‘Water mafia’ politics?

I’ll be at Ethnographic perspectives on South Asian politics in Manchester this Friday thinking about ‘water mafias’ and informal infrastructures…  Here is some recent media on drive against illegal borewells and tankers, tv reporter beaten up, congress to launch jal satyagraha… oh, and Bhavesh Joshi Superhero…

Less dramatic, my talk might go a bit like this…

In 2015 a new party came to power in Delhi with a landslide electoral victory.  Led by an anti-water privatisation activist, they had campaigned heavily around improved urban governance and services.  However, water is an ideal subject for accusations of inefficiency, bias and corruption.  By 2017, the ruling party had faced high-profile splits, arrests, and poor performance in municipal elections, all linked to water supply issues.

Unsustainable groundwater use supplies 80% of India’s urban water, often informally.  Despite its ubiquity, urban groundwater use, and its relation to politics has been largely overlooked by recent ethnographic attention to water infrastructures in South Asia.  In this paper I draw on 18 months of ethnographic fieldwork in unauthorised colonies and urban villages to analyse the role of informal water infrastructures, and attempts to reform them, in Delhi’s politics.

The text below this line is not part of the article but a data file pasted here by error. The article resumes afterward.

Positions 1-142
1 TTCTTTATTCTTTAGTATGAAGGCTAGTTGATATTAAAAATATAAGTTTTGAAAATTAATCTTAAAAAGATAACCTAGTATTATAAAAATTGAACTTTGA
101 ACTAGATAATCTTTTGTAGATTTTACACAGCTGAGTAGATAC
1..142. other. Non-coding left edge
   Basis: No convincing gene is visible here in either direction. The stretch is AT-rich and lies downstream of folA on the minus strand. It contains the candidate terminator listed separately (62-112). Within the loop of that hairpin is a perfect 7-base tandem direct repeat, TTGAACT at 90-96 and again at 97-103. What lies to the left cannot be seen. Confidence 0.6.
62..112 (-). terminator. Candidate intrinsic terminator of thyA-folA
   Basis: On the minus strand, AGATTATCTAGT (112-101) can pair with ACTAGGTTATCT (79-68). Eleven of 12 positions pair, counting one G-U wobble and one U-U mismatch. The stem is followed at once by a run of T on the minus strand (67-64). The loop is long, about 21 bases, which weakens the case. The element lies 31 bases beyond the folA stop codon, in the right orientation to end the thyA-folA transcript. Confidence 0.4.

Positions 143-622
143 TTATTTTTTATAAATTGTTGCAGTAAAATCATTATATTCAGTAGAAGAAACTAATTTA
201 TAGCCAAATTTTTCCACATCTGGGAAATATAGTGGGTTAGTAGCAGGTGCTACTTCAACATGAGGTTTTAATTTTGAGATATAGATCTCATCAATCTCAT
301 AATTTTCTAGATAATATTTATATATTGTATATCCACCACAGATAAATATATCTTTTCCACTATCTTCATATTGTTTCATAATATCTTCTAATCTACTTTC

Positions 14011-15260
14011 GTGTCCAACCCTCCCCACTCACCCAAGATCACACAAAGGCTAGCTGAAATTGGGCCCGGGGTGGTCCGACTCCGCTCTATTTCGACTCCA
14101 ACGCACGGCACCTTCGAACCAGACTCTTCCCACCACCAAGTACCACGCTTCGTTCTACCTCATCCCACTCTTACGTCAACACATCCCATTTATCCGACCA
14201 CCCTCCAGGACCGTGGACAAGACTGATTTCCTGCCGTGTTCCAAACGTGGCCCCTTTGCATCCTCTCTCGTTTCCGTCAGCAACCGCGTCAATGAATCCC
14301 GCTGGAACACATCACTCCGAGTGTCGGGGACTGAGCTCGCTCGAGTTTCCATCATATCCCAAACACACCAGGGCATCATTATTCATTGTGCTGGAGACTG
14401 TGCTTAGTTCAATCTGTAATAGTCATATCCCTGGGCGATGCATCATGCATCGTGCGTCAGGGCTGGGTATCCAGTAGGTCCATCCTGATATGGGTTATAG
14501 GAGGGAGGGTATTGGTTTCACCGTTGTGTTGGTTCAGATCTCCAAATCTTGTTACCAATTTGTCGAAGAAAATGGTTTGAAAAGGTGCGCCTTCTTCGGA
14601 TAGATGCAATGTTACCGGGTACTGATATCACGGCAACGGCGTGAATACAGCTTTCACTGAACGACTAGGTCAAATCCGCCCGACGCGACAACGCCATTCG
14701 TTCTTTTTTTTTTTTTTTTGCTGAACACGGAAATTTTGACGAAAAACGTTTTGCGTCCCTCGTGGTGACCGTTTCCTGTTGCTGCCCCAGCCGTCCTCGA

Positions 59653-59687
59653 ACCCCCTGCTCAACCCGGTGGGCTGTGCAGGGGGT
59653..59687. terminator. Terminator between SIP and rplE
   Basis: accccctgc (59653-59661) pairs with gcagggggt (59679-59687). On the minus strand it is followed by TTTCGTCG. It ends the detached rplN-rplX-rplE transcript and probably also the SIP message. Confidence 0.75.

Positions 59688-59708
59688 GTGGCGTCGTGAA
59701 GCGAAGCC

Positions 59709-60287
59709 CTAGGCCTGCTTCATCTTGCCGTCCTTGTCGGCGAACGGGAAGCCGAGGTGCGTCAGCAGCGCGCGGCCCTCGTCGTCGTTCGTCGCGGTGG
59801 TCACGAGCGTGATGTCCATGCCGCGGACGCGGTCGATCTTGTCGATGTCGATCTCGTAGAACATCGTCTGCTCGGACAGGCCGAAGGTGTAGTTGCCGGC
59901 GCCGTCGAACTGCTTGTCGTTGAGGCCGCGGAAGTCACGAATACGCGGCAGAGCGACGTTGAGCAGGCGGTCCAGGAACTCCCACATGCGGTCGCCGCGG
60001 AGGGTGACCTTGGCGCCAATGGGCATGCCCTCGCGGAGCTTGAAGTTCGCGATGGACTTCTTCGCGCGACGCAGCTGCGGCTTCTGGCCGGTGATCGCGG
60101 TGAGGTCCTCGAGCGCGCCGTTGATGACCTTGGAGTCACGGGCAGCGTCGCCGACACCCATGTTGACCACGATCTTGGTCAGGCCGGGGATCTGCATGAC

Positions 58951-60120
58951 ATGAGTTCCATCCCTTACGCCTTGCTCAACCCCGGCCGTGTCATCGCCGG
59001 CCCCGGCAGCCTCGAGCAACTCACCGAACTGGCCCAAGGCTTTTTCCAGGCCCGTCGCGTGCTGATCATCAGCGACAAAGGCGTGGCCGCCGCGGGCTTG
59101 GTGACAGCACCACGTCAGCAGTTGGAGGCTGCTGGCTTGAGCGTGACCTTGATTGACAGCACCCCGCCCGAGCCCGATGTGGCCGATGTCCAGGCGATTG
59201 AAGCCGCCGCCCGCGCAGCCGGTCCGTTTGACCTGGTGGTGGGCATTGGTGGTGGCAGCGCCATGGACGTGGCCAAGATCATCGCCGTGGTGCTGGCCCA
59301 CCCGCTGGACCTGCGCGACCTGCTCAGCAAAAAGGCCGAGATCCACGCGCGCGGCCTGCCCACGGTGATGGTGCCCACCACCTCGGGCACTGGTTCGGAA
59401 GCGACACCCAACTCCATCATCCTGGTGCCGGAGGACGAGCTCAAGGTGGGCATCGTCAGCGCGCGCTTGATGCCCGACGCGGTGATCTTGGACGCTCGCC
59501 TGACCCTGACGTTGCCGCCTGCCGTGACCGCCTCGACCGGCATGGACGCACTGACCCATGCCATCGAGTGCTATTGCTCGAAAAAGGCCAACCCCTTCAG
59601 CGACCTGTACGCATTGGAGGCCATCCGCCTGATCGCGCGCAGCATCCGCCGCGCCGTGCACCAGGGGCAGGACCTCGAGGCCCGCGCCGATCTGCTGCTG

I find that the political salience of water is both supported, and constrained, by technical and material factors.  Informal groundwater use, as a combination of material and social elements, extends beyond the state and social relations, and is difficult for any actor to sustainably capture and control.  The different temporalities and spatialities of different infrastructural modes (tankers, tubewells, piped network) give rise to different governance possibilities and shape the possibilities for further informal influence, political change or reform.  Attention to these informal infrastructures leads us to question the boundaries of concepts such as ‘the state’, ‘the economy’, ‘politics’ and ‘infrastructure’ and the performative ‘boundary work’ necessary to produce these entities as coherent effects.

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